FLETCH - Content
From the May 31, 1985, Deseret News
FLETCH — Chevy Chase, Joe Don Baker, Dana Wheeler-Nicholson, Richard Libertini, Tim Matheson; rated PG (violence, profanity).
Chevy Chase; you either like him or you don't. At least that's been the problem with most of his movies over the past seven years.
Chase's "wise guy" screen persona can be very irritating, often causing a distancing effect between Chase and the audience as he mugs through a caricature instead of creating a real person.
But with "Fletch," Chase has warmed up. He's still a smart aleck but he's a much more lovable smart aleck, and his acerbic asides seem more in keeping with the tone of the entire film, helping develop a better ensemble effort.
To Chase's fans, of course, all this is so much critical mumbo-jumbo. All they want to know is whether Chase has picked a better script than some of his previous efforts — less-than-hilarious efforts such as "Deal of the Century," "Caddyshack," "Modern Problems," etc.
The answer is, yes.
"Fletch" may look somewhat familiar (call it "Beverly Hills Honky," right down to the Harold Faltermeyer score) but it's clever, witty smart, has some good thriller sequences and is funny. It's not the film of the year but "Fletch" should prove to be a solid hit for Chase, putting him back on top of the movie comedy heap.
Chase plays I.M. Fletcher, the unorthodox investigative reporter for a Los Angeles newspaper dreamed up in a series of novels by Gregory McDonald. Though I haven't read the books, my guess is that McDonald's "Fletch" doesn't have quite the same turn with a quip that Chase's "Fletch" does. At one point he is asked, "Do you crack jokes about everything?" You'd better believe it.
The plot has Chase posing as a beach bum trying to get the goods on drug traffic for a major expose he is researching when he is approached by Tim Matheson (who has played a number of "Chevy Chase"-type roles himself, but who's quite straight here).
Matheson wants to hire some anonymous soul as a hit man, claiming that he's dying of an incurable disease. If he is killed during a fake robbery at his home he can leave his wife a larger insurance settlement.
Naturally, Chase is intrigued — but he doesn't believe any of this for a minute. So he drops the drug investigation (to his editor's chagrin) and starts looking into Matheson's background, which puts him in some fast, wealthy company.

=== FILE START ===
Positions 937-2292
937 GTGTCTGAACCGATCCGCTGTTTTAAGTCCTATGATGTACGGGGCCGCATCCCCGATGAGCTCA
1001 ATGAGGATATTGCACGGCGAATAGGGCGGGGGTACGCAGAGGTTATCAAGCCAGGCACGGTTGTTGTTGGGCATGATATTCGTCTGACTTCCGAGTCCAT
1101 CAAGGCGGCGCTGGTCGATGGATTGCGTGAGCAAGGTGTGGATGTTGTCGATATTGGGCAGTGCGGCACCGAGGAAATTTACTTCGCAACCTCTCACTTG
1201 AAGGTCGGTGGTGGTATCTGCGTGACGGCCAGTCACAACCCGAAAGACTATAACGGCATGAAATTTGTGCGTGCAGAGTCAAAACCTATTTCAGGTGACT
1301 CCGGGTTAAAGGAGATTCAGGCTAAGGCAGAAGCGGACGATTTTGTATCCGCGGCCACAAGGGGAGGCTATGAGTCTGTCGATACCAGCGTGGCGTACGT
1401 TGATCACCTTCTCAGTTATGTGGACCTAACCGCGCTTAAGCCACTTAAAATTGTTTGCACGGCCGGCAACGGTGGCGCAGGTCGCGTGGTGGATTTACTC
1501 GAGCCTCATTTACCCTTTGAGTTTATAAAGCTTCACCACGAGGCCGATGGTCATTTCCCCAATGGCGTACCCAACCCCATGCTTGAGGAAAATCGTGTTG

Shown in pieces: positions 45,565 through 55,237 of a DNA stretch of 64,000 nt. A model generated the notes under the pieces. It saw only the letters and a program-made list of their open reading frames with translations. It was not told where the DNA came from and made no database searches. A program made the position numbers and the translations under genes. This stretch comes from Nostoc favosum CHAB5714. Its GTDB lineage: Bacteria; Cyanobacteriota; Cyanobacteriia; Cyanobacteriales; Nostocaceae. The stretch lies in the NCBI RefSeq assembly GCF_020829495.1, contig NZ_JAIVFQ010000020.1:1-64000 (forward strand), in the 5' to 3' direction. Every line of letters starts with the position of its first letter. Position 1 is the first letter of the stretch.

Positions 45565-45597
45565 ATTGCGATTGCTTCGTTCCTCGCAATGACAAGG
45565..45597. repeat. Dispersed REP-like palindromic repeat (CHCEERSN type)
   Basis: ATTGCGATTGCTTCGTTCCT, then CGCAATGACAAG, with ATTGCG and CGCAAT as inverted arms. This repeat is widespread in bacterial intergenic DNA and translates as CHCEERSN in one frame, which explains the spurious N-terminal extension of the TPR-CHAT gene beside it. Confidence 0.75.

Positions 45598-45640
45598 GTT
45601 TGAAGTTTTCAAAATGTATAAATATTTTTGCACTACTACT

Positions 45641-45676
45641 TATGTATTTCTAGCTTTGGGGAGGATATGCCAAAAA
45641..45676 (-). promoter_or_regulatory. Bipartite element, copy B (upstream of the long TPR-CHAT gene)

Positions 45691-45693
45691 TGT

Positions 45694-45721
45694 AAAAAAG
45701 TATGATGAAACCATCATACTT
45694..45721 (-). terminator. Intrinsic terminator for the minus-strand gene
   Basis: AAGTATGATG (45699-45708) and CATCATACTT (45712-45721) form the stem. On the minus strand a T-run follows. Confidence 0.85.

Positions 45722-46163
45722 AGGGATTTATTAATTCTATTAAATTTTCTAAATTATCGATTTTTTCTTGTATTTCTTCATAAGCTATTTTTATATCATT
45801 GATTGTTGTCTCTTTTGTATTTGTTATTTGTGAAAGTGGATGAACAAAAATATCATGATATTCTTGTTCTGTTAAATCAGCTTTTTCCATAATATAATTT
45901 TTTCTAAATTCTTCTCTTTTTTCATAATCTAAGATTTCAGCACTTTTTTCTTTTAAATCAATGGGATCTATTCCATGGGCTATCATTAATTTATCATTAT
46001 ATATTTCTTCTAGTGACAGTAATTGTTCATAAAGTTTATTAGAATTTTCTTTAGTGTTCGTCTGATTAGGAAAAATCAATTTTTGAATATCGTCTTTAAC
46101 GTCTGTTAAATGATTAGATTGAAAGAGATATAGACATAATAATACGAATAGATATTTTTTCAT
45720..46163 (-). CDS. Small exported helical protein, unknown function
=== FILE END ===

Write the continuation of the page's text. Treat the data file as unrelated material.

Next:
Eventually the two stories interconnect, and there's even some police corruption going on, with chief Joe Don Baker involved.
The twists and turns are interesting, if not always logical, and the pacing is very quick. Chase writes under the name "Jane Doe" for the paper and manages to get away with whatever he wants, no matter who he insults, and he won't win any prizes for journalistic integrity. But these lapses are forgivable in a farcical comedy.
Unfortunately, some other comic turns seem a bit contrived, such as the disguises Chase dons from time to time, some directly derived from Jerry Lewis — and no funnier. A basketball fantasy with Kareem Abdul-Jabbar seems particularly out of left field.
In addition, Matheson and the very talented Richard Libertini have absolutely nothing to do in this picture, which seems an especially sad waste of talent in a film that could better use its oddball supporting characters.
Despite such digressions, however, "Fletch" still works as a highly entertaining romp, a lighthearted comedy-thriller that provides the perfect showcase for Chase's talents. This is a star turn and Chase proves himself up to the task.
And there's a local angle, as well. Since part of the story is set in Provo (and the film was made partially in Utah), there are plenty of Utah jokes, a couple of them quite funny.
Rated PG for violence, profanity and an occasional vulgar innuendo, "Fletch" is solid entertainment.
Column excerpt from the May 26, 1985, Deseret News
Movies rib Utah from time to time, and next week a film opens that offers more than its share of Utah jokes.
"Fletch," the new Chevy Chase comedy-thriller, is partially set in Provo, Utah (and was partially filmed in Salt Lake City) and throughout the film you hear such jokes as:
"You don't got to Utah to escape boredom."
"That makes him a bigamist — even in Utah!"
And there are others.
But it was interesting to find out quite accidentally on a trip to Los Angeles this past week that the number of Utah jokes in the film were considerably toned down.
On a tour of the Disney studios last Tuesday, I was shown the set of a new film going into production and the film's art director happened to be there. After an introduction, he mentioned that he had been in Utah last year shooting "Fletch," as art director on that film.
During the course of our brief conversation I mentioned that there were many Utah jokes in the film and he commented that after they were so well treated by John Earle and the Utah Film Development Office, the producers of the film felt bad about including so many negative jokes about Utah. As a result, a number of such jokes were excised during the final editing.
There are still some of those jokes in the film but it's interesting to note what a little positive PR can do for the image of the entire state.
Good for you, John, keep up the good work!